SPACs are red-hot—but they’ve been a lousy deal for investors

January 21, 2021, 11:20 AM UTC

This article is part of Fortune‘s quarterly investment guide for Q1 2021.

It’s a clever way to take a company public: Instead of dealing with the rigmarole of a traditional IPO process, more firms are turning to a “blank check” model. That model involves raising money for a shell company and then using that shell to buy an existing enterprise—a backdoor way to turn a private company public overnight.

Blank check ventures, also known as SPACs (for special purpose acquisition companies), sound like a gimmick, but some firms have used them to go public with great success. These include sports-betting firm DraftKings, whose stock first listed at $19 last April but has since risen more than 150%.

In 2020, SPACs became one of the hottest assets on Wall Street. According to research firm SPACInsider, 248 SPACs raised a total of over $83 billion—a nearly fivefold increase from 2019 when 59 SPACs raised $13 billion.

For the dealmakers who put SPACs together, the upsides are obvious. They can skip the headache of a road show—in which a company’s top executives make the same pre-IPO presentation over and over to would-be investors—as well as avoid the customary 7% fee normally paid to underwriters. Meanwhile, the organizers typically pocket 20% of the SPACs, a reward known as the “sponsor promote” for their trouble. In other words, the SPAC has plenty of upside and almost no downside.

Well, no downside for the SPAC organizers that is. For ordinary investors, though, SPACs have often proved to be a rotten deal. For 107 SPACs that have purchased companies since 2015, the average return on common stock has been a putrid negative 1.4%. That compares with a 49% return for companies that went public via the traditional IPO route during the same period, according to data cited by the Wall Street Journal.

There are various explanations for the lousy returns. These include the fact that SPACs have historically targeted sectors, such as gambling or cannabis, exposed to controversy or regulatory scrutiny. Meanwhile, SPAC operators also benefit from a legal loophole that permits them to promise lavish returns. This means they can hype their stock without facing legal exposure of the sort that would attach to other pre-IPO companies that make unrealistic promises about their performance.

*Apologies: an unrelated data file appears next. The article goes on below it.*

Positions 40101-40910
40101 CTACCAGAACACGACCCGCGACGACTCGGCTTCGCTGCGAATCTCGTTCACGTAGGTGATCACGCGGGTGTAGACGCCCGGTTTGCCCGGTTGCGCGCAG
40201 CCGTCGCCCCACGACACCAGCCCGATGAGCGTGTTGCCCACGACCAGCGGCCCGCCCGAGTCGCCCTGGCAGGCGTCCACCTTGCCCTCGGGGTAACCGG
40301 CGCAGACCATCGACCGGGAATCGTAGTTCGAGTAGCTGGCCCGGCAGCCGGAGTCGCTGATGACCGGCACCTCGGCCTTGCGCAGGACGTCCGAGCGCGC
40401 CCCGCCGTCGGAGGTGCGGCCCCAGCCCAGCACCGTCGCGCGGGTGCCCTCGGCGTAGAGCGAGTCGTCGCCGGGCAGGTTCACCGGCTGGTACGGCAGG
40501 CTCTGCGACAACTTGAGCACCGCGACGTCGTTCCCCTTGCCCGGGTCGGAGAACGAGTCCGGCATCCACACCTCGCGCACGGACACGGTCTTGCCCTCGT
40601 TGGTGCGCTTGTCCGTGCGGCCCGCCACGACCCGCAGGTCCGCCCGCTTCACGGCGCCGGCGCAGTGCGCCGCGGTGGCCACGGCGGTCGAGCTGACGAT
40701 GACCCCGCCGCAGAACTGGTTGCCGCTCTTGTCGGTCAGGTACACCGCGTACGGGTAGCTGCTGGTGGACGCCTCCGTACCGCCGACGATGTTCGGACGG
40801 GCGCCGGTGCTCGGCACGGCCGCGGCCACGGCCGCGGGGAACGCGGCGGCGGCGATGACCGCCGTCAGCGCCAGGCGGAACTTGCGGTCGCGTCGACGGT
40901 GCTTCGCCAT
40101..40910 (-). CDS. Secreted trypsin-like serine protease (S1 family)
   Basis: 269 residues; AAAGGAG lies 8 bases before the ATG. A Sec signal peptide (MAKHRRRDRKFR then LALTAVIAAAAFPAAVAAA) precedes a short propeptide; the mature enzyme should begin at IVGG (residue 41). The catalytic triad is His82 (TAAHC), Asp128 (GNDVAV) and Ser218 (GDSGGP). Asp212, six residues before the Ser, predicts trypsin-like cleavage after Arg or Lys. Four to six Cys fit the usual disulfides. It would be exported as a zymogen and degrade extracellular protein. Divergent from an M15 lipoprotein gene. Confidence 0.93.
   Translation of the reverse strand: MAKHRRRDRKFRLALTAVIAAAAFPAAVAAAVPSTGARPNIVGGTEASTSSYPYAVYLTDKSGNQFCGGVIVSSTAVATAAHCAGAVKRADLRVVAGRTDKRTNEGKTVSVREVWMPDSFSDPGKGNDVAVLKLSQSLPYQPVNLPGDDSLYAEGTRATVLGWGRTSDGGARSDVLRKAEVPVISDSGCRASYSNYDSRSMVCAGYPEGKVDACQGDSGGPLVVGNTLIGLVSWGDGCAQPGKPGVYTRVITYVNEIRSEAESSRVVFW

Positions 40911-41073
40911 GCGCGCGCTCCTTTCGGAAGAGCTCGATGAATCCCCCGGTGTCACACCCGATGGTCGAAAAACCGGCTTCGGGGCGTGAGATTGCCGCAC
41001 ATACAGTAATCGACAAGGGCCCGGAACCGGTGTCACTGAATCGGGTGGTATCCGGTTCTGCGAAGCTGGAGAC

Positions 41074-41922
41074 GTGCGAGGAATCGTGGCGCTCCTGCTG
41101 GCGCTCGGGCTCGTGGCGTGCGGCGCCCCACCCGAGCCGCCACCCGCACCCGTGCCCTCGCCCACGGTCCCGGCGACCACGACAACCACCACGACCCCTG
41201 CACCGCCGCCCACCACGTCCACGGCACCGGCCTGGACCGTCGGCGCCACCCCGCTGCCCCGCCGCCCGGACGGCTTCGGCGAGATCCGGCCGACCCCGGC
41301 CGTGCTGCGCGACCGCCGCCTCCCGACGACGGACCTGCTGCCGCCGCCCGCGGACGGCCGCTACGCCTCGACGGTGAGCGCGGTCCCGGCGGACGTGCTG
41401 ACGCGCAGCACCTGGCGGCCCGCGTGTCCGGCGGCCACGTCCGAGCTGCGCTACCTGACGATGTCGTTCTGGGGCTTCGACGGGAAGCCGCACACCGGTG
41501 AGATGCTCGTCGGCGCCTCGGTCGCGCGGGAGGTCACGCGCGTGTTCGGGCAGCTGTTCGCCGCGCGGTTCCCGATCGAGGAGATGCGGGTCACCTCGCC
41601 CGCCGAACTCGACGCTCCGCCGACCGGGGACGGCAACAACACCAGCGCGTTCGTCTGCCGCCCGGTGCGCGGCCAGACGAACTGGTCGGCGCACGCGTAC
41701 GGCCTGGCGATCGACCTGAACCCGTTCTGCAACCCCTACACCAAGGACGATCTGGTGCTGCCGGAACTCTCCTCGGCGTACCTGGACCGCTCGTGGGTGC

But the biggest reason SPACs have often been a bum deal for investors likely lies with a perverse incentive structure. Namely, those who package the SPAC typically get to off-load their shares as soon as the SPAC acquires a target. This means the SPAC backers are motivated to find a deal—any deal—that will let them cash out, rather than finding the best long-term investment.

“I don’t want to be negative as a whole, but anyone who buys into a SPAC should dig into the underlying company it acquires. You have to make sure there’s underlying quality,” says Gabriel Grego, the CEO of investment firm Quintessential Capital Management.

Grego knows this firsthand. His firm makes a business of selling short the shares of companies it believes are overvalued, and SPACs have been a juicy target for his strategy. In 2019, Quintessential Capital made a winning bet shorting the sales of a SPAC that purchased a streaming service that billed itself as the “Spotify of emerging markets”—but turned out to have very little in the way of customers.

In the past year, a new generation of SPAC entrepreneurs have tried to dispel the sector’s dodgy reputation. These include legendary investor Bill Ackman, whose new SPAC raised a record $4 billion, giving rise to rumors it might purchase Airbnb (which has since gone public the traditional way).

Another prominent figure who wants to give new respectability to SPACs is Paul Ryan, the former Speaker of the House. Ryan is now chairman of Executive Network Partnering Corp., a SPAC born last summer that only granted a 5% sponsor promote to its executives, while offering them rewards if the company performs well in the long term. At a recent Fortune event, Ryan claimed this eliminates the perverse incentive problem that has dogged other SPACs.

But even if the likes of Ackman and Ryan can make the SPAC sector less dodgy, would-be investors should be wary of another risk: a glut of blank check companies looking for targets. As hundreds of new SPAC operations circle for acquisition opportunities, it’s improbable all or even most of them will find a worthy target. After all, stellar startups with the prospect of future profits are not a dime a dozen—and many of those that meet those criteria will look to find their own path to the public market rather than hooking up with a SPAC.

Purchasers of SPAC stock do have one key protection, though. They have the right to make the SPAC pay them back for the stocks they bought with interest if the company does not make an acquisition within two years, or anytime before then. But while this does provide investors an escape hatch, many may not exercise it and will end up stuck holding shares of a SPAC that rushes into an ill-advised acquisition.

As for Grego of Quintessential, he is not down on the SPAC sector as a whole, saying those who do their research can find sound individual investments. But he is skeptical that changes to the sponsor promote structure, like the one deployed by Ryan’s firm, will be enough to eliminate the risks.

“You still have perverse incentives because the downside is zero and the asset is large. [Changes to the sponsor promote] mitigate the problem but don’t eliminate it,” says Grego.

In the longer term, Grego predicts that the appetite for SPACs will wane once the broader bull run in the stock market cools off. In the meantime, he says, his company has started a fresh research project looking for SPACs to short.

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